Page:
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Thread: Charging alkaline AA/AAA?

  1. #1

    Default Charging alkaline AA/AAA?

    Anyone have information or thoughts on charging alkaline AA/AAA cells? Some research indicates its possible at low current. I tried putting some AAA batteries that were at 1.35v on my Nitecore charger that will do 375 mah and it pretty much shut off in less than 5 minutes at the hard cutoff voltage of 1.60v. I only found one thread when searching from 2003 which is why i'm bringing it up again.

    It seems i need a very low current charger, so it's not worth the time or money.
    http://www.candlepowerforums.com/vb/...line-batteries

    More of a curiosity than anything, i know it's not the safest thing in the world, i have seen plenty of accidents with people i know accidentally putting alkaline in a store bought NIMH chargers that made them leak bad, but if you had the right charger...?
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  2. #2
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    Default Re: Charging alkaline AA/AAA?

    You already know of the dangers, but that aside, why would you possibly want to ?
    ... is the archimedes peak

  3. #3
    HKJ's Avatar
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    Default Re: Charging alkaline AA/AAA?

    There exist a special type of rechargeable alkaline batteries (RAM) cells. You can probably find a description of their charge algorithm.

    https://en.wikipedia.org/wiki/Rechar...kaline_battery
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  4. #4

    Default Re: Charging alkaline AA/AAA?

    Quote Originally Posted by archimedes View Post
    You already know of the dangers, but that aside, why would you possibly want to ?
    To possibly save some money and maybe have some fun?
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  5. #5
    Flashaholic Enderman's Avatar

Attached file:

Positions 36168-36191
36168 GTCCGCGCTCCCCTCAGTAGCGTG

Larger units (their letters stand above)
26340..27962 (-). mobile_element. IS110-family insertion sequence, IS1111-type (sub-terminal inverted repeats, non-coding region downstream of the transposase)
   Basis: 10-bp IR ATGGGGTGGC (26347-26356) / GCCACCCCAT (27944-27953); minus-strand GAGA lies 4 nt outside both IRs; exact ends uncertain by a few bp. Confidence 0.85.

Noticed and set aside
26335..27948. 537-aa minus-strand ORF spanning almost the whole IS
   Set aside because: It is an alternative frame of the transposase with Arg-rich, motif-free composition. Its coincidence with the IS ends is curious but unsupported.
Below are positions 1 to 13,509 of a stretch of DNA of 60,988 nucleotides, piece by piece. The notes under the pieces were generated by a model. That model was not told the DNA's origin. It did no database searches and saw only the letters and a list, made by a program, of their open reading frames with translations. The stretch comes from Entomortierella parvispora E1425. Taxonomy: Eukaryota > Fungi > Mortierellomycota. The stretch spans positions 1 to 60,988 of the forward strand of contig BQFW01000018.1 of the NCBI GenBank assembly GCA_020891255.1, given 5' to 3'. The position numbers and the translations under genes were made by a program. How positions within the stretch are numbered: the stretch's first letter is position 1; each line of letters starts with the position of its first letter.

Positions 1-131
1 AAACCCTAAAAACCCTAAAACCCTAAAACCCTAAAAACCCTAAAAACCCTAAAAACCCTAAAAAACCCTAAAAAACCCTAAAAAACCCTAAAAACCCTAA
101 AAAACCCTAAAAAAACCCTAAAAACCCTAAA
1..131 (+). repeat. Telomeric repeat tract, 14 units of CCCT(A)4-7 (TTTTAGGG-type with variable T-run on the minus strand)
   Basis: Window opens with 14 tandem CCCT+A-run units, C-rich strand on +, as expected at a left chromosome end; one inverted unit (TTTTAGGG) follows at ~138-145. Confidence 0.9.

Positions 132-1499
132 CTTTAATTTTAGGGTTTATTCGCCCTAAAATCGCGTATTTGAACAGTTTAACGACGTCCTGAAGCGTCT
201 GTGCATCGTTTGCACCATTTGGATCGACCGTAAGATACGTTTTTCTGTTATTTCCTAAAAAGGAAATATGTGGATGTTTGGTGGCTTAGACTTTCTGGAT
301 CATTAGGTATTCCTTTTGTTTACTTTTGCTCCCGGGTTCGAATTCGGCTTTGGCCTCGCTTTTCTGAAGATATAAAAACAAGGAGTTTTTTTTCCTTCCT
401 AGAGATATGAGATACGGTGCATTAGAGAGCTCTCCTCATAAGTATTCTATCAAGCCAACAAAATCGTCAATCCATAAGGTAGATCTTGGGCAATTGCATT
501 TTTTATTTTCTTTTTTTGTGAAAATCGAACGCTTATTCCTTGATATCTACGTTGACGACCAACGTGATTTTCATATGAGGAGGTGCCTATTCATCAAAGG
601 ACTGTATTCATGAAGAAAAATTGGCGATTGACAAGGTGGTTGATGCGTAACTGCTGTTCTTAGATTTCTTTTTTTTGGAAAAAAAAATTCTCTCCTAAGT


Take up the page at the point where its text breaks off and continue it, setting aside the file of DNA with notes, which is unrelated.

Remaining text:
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    Default Re: Charging alkaline AA/AAA?

    I personally don't find house fires very fun, but maybe your opinion differs.

  6. #6
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    Default Re: Charging alkaline AA/AAA?

    I use alkaline cells for approximately zero percent of my battery usage, so I don't really get the "money saving" angle either ....
    ... is the archimedes peak

  7. #7
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    Default Re: Charging alkaline AA/AAA?

    Rayovac made rechargeable alkaline batteries and chargers starting around the middle of 1994. They were called renewal and their claim was that they could be recharged up to 25 times. In practical use you were lucky if they lasted 10 cycles before they leaked. They were however fairly popular since the only other alternative at the time was NiCd’s. So when people had a choice between NiCd’s with the environmentally unfriendly chemical or rechargeable Alkilines with a picture of Michael Jordan on the box lots of people chose Michael. Remember Eneloops would not be available for another 10 years, they came out in late 2005 for AA’s and a few months later for AAA’s.


    The Rayovac renewal charger that I had back in the day had a safety fetcher that prevented someone from trying to charge primary alkalines in the charger. I’ll try and explain how it worked. The positive contact on top of a rechargeable alkaline battery had the whole top of the battery exposed not just the button like on a primary battery. The charger made contact on the positive side via the outer ring and not on the button. This area is normally insulated with the wrapper on a primary battery. It is not insulated on a rechargeable alkaline battery.